Christmas is a PR bonanza for the humble ass, so here's a donkey-related story to mark the season:
For six months in 2013 Hannah Engelkamp circled the perimeter of Wales, a journey of 1000 miles on foot loosely following Offa's Dyke and the new Wales Coast Path. With her came Chico, one very opinionated donkey. He might have carried her stuff and provided company (after a fashion), but there was a major hurdle too - what to do about the 900 or so stiles they encountered along the way? Hannah is planning to write a book and make a film about it all, both currently being funded through Kickstarter.
My mum has discovered a word that, through being French and academic, gives validity to what she and I have always done. It’s the verb, to dérive: making an “unplanned tour through a landscape directed entirely by the feelings evoked in the individual by their surroundings.” One must “set aside the usual motives for movement and action, and let themselves be drawn by the attractions of the terrain and the encounters they find there,” say the Situationists of the 1950s. This is a tool, apparently, for understanding the theory of psychogeography.
Well, Mum and I consider ourselves to be pro-level dérivers, most happy when we’re able to dérive through life, and use it more loosely to mean not making plans but seeing how we feel a bit later, nearer the time, letting directions and decisions settle at their own sweet, slow pace. It’s falls halfway between acting on instinct and just plain meandering, through space and time. It’s nice. I should make it clear that my mum is not slippers-and-knitting sort of mum (although she has slippers and likes knitting). She is braver and calmer than me, the family’s original wild camper; the real deal.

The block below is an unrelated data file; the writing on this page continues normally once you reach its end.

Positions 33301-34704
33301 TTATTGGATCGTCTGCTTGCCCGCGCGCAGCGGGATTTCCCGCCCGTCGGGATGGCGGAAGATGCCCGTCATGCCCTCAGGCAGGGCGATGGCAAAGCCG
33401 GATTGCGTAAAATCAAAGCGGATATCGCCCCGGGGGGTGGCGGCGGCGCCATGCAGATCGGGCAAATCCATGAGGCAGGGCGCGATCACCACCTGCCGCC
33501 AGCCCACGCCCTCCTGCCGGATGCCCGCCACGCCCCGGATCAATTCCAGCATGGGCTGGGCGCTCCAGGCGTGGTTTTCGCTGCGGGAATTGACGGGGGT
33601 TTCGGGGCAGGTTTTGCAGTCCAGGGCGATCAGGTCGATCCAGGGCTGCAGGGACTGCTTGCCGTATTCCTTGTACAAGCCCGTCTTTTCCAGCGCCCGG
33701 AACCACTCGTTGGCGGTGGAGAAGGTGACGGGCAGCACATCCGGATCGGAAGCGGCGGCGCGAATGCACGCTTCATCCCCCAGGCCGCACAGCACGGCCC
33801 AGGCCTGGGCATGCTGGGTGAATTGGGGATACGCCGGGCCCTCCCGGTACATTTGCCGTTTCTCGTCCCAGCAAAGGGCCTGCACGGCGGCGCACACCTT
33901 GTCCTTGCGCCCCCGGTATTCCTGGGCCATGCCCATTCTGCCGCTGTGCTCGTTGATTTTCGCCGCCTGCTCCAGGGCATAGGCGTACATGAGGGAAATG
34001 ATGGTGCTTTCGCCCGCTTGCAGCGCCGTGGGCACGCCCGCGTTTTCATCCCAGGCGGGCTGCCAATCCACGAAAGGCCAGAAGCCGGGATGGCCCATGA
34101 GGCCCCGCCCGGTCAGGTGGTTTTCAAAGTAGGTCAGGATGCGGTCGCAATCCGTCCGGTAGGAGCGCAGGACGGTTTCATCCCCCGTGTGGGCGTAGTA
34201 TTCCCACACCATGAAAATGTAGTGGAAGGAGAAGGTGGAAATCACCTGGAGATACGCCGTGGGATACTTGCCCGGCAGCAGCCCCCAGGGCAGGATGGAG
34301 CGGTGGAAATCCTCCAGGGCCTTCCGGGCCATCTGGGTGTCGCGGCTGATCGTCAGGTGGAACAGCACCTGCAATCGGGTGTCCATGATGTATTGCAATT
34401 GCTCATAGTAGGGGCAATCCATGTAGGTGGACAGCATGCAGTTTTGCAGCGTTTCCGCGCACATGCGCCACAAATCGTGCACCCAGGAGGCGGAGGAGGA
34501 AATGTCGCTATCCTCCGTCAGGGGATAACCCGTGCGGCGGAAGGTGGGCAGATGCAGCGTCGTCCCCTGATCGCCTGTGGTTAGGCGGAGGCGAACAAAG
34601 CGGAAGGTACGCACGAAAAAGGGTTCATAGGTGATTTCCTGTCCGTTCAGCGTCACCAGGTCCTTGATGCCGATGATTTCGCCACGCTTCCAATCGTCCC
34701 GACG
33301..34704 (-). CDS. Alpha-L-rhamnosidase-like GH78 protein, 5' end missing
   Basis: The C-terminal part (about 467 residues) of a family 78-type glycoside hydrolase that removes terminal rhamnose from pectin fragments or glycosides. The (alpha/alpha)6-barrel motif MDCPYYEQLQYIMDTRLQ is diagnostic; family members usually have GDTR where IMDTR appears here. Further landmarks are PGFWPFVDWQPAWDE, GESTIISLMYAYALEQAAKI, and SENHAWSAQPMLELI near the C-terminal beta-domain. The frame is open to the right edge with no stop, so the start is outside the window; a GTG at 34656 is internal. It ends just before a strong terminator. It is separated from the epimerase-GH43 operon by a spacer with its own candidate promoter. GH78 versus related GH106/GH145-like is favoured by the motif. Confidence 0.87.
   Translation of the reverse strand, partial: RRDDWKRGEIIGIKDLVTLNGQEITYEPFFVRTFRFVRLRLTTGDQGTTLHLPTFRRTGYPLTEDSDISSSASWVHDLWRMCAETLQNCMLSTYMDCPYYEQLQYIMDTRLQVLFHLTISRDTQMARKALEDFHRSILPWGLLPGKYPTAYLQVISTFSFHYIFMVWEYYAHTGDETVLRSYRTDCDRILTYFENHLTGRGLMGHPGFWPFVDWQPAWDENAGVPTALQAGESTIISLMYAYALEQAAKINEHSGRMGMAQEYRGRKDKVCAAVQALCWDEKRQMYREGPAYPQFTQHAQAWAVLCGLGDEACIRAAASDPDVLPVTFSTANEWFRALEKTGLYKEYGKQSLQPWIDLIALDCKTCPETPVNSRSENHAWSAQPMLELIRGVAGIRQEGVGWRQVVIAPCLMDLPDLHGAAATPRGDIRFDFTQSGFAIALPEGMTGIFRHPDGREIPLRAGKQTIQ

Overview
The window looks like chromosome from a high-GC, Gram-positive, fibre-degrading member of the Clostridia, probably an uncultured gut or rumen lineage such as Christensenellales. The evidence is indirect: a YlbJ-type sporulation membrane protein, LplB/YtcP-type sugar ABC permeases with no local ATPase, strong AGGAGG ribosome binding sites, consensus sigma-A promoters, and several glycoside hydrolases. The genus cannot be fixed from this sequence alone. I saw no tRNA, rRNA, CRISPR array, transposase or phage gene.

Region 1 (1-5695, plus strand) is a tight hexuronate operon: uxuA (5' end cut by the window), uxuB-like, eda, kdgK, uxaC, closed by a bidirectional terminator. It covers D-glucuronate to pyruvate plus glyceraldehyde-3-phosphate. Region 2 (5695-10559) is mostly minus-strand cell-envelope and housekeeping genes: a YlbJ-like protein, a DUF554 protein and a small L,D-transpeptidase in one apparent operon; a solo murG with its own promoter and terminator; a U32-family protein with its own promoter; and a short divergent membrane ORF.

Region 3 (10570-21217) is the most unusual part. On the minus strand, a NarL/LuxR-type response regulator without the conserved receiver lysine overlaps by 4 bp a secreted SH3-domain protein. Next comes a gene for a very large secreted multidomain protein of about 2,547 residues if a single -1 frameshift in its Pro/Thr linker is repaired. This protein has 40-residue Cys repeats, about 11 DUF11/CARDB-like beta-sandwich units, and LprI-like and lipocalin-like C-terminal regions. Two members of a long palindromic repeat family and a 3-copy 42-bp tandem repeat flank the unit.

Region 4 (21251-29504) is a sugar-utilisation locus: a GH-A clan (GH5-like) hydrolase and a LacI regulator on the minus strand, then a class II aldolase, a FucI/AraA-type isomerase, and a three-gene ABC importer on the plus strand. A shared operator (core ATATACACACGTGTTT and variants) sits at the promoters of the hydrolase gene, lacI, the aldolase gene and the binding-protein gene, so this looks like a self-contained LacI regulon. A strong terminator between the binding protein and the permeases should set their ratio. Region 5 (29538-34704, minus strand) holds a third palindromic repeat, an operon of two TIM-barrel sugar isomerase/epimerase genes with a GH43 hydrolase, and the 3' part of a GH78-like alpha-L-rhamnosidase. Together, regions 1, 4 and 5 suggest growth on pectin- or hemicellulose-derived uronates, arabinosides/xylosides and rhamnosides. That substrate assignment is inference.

"I’d never owned an animal, but donkeys look sweet. How hard could it be?"
Last summer I was writing a little article about the momentous opening of the Wales Coast Path, and I was pierced with the sudden realisation that I should do it. I’d been ready and hoping for just such an epiphany, and it took root. I’ve walked a few long distance paths before, and done some cycle touring and canoe and kayak touring too, and the snail’s life suits me well. But I’d never busted through the two-week mark.